I only gave this book a 4 & not a 5 because it is a little convoluted. I saw the movie first "The Heiress" so I had an idea of what was going on. Not that the movies explained the story any different, but it gave me an idea where the story was going. The writing is a little old fashion in some of the wordage, if that doesn't bother you it is well worth the read.
The story is about a plain girl who is an heiress & the man who makes her feel wanted & loved. He really is after her money of course he is a very handsome but poor man with no prospects of earning any money except to marry it. Sad story for both of them. Catherine most of all. I hope you will take a chance & both read the book & see the movie.
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Format: Kindle Edition
“Mr. Henry James writes fiction as if it were a painful duty.”

Oh look at that, Oscar Wilde has already written my review of this book. Splendid. I mean, that’s it in a nutshell. Whatever criticisms I have of Washington Square seem to dance around that general sentiment.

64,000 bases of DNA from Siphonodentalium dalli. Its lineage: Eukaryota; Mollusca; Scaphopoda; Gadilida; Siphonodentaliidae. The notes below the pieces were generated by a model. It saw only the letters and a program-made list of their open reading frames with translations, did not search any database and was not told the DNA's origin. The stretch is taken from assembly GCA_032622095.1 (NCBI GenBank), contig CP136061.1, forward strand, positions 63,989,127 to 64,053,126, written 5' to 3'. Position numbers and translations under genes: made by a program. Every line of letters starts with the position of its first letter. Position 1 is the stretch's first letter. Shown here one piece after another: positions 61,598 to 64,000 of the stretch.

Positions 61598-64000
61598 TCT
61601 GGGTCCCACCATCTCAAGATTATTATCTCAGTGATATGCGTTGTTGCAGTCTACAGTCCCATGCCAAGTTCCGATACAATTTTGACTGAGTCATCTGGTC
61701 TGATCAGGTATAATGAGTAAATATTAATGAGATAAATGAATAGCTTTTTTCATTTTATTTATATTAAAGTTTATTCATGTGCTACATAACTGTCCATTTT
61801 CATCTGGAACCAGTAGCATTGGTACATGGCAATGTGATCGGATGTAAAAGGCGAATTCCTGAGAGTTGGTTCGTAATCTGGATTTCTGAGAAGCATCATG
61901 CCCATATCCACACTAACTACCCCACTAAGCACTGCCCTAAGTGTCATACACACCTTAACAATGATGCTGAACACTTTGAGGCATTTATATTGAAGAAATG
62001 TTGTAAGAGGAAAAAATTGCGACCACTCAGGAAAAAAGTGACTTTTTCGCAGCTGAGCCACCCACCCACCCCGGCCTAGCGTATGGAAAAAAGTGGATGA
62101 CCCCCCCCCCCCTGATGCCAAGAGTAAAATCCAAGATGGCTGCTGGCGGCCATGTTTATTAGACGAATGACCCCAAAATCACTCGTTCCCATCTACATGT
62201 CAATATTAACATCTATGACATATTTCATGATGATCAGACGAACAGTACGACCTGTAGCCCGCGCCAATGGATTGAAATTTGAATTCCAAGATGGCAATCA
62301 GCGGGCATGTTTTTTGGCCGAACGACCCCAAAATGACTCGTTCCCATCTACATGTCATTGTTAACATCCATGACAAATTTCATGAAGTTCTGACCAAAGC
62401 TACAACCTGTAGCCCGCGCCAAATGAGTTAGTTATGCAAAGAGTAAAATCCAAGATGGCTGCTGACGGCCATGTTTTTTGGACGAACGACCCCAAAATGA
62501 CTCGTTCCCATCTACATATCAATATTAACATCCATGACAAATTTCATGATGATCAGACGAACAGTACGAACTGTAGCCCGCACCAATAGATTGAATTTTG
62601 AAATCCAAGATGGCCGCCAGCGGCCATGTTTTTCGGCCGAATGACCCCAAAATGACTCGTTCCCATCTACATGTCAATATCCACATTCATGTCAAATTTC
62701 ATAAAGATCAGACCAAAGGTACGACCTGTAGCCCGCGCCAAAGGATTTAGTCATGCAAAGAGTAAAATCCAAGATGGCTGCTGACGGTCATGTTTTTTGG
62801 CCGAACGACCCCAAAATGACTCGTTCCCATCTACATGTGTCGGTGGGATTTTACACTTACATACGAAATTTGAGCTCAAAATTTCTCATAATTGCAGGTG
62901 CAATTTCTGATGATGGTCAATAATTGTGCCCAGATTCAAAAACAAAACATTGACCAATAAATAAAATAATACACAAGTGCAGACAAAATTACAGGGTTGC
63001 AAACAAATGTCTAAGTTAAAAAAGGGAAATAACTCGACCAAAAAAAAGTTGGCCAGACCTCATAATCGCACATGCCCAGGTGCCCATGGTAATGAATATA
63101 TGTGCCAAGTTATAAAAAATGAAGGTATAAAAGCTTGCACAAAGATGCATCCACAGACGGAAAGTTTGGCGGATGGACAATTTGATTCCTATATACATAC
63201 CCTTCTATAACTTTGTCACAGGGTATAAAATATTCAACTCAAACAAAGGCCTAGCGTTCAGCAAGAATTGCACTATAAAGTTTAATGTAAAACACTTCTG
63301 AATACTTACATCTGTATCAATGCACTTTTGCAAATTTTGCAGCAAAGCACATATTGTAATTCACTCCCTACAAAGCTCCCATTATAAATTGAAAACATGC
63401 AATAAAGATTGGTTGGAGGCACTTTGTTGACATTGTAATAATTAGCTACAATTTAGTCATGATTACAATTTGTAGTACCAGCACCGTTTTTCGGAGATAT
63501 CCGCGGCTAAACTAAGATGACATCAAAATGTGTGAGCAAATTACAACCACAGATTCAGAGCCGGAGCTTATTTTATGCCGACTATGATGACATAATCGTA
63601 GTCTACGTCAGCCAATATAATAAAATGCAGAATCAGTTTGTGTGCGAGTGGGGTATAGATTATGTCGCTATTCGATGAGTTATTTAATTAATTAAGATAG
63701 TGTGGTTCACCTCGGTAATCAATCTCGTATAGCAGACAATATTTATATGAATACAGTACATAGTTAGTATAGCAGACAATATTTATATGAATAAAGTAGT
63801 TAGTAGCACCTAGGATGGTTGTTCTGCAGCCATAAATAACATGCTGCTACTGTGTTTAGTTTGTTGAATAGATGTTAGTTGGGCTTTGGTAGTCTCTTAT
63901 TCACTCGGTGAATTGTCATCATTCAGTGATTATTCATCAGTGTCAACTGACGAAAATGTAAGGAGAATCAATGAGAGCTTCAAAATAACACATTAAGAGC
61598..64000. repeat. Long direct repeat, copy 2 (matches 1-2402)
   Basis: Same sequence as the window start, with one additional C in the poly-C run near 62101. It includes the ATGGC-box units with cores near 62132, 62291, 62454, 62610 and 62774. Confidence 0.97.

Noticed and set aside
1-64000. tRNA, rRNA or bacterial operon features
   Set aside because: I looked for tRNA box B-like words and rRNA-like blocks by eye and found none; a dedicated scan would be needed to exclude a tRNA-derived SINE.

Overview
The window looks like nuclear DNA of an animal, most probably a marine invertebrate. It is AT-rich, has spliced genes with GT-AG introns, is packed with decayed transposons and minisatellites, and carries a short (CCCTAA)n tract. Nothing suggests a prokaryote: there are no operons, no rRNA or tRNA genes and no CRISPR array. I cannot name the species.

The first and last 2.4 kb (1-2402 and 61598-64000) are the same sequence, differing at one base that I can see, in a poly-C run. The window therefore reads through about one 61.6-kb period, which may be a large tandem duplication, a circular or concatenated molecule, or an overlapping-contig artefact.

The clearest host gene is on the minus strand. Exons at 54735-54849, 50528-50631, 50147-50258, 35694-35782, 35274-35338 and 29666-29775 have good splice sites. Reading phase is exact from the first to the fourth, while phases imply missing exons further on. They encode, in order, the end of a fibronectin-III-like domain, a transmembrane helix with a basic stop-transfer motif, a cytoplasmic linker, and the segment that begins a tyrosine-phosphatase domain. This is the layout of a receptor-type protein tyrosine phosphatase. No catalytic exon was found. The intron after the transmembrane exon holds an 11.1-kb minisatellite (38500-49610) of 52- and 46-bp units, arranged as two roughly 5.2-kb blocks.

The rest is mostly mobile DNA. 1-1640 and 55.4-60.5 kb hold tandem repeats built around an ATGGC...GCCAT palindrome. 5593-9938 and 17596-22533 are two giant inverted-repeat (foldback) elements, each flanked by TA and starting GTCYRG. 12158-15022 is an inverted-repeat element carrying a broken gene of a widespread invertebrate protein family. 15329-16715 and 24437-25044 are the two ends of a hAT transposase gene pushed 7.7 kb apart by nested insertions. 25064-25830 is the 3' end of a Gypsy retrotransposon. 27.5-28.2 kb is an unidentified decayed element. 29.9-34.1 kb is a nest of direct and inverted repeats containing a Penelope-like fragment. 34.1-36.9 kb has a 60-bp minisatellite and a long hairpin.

Sometimes I feel like I read literature with half a mind toward the book’s content and the other half toward the goal of discovering an author’s particular writerly ills--as if finding weakness in a great author is the true motive for reading great literature. There is no such thing as perfection, no? But that wasn’t my motive. “Motive” implies premeditation, and if anything, I’d started this book with the plan to love it. Because I loved The Portrait of a Lady, and yes, James’ incredibly accomplished, “dutiful” prose. But for reasons that would require too much of my own duty to get into, James’ characteristic style weighed heavy on the feeble shoulders of this plain story.

I thought the characters were, not surprisingly, well imagined and acutely described. They were not the disappointment; for me, the plot was--a thin thing that perhaps even James got tired of harping on. So many conversations in the novel were about the same thing. And then of course, when one of the characters prides himself on being right 100% of the time, you know there can’t be much change in the views expressed. Any mental and/or emotional movements in the story occur minimally and at a glacial pace. I listened to this in audio, and how tiring it became hearing these people talk in circles, never to agree or influence the opinion of another, only to float along with obedient patience.